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NICE: 'Cut TV time to lose weight'

NICE: 'Cut TV time to lose weight'

NICE: 'Cut TV time to lose weight'

Draft guidelines on how to help adults and children maintain a healthy weight have been released by the National Institute for Health and Care Excellence. 

Everyone should be encouraged to walk or cycle to school, work and other places locally, NICE stated.

People should also reduce the amount of time spent watching TV or using "leisure screens" and introduce TV-free days NICE said. 

The draft guidelines emphasise that any improvements, however small, to physical activity or dietary habits are likely to help, but that no single factor such as a specific food, drink or physical activity, will help someone keep a healthy weight. 

NICE is updating its guideline on the identification, assessment and management of overweight and obesity, the original recommendations were published in 2006. This draft update to one section of the original guideline is aimed at those with a responsibility for public health – such as those who commission or implement activities or interventions aimed at preventing obesity.

More draft recommendations include:

Everyone should be encouraged to: 

 - Reduce the overall energy density of the diet by reducing how often energy dense foods (such as fried foods, biscuits, confection and full fat cheese) are eaten and choosing lower energy density foods (such as fruit and vegetables) instead.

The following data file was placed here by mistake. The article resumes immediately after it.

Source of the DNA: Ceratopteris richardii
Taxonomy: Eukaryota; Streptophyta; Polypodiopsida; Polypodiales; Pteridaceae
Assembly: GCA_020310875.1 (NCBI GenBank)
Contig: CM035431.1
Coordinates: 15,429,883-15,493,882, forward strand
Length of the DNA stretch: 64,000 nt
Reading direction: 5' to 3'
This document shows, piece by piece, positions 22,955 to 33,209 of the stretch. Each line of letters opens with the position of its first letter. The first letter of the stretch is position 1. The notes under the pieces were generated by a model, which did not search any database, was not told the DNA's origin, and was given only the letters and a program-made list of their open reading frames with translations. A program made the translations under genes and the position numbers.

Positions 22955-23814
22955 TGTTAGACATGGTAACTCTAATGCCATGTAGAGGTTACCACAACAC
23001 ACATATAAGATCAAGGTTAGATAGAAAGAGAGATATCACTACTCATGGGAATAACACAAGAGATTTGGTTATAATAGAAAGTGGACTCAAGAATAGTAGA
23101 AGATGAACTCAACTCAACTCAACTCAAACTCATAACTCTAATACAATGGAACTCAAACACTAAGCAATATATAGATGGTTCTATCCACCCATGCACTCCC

- Follow the principles of a Mediterranean diet, which is a diet predominantly based on vegetables, fruits, beans and pulses, wholegrains, fish and using olive oil instead of other fats. 

 - Avoid sugar-sweetened drinks (including carbonated drinks, sports drinks, squashes and any other hot or cold drinks that contain added sugar).

 - Limit the amount of ‘fast’ or ‘take away’ foods eaten.

 - Encourage adults to limit the amount of alcohol they drink: Everyone should be made aware that all alcoholic drinks are a source of additional energy. For example, a man drinking the upper weekly limit of 21 units will be consuming around 1400 to 1800 extra calories each week. 

The guidance also includes recommendations addressing misconceptions about behaviours that may influence weight and gives some examples of simple and easy ways people can keep an eye on their weight. For example, using one of the numerous apps available to track food intake or physical activity or weighing yourself on a regular basis.

Professor Mike Kelly, director of the Centre for Public Health at NICE, said: “Obesity rates have nearly doubled over the last 10 years and continue to be a huge concern for local authorities and the health service in England. NICE has already published a range of guidelines to help prevent and manage obesity, but this draft update focuses on the changes individuals can make that might help them reduce their risk of overweight and obesity. Following a healthier diet and being more physically active is important for everyone, not just if you are already overweight or obese.

“The general rule for maintaining a healthy weight is that energy intake through food and drink should not exceed energy output from daily activity. We all know we should probably take the stairs rather than the lift, cut down on TV time, eat more healthily and drink less alcohol. But it can be difficult to know the most useful changes that we can make in terms of our weight. 

“This updated guideline makes a number of recommendations which aim to ensure that the advice people are given about maintaining a healthy weight is more specific and based on real evidence.”

The draft guidance is available to view on the NICE website.

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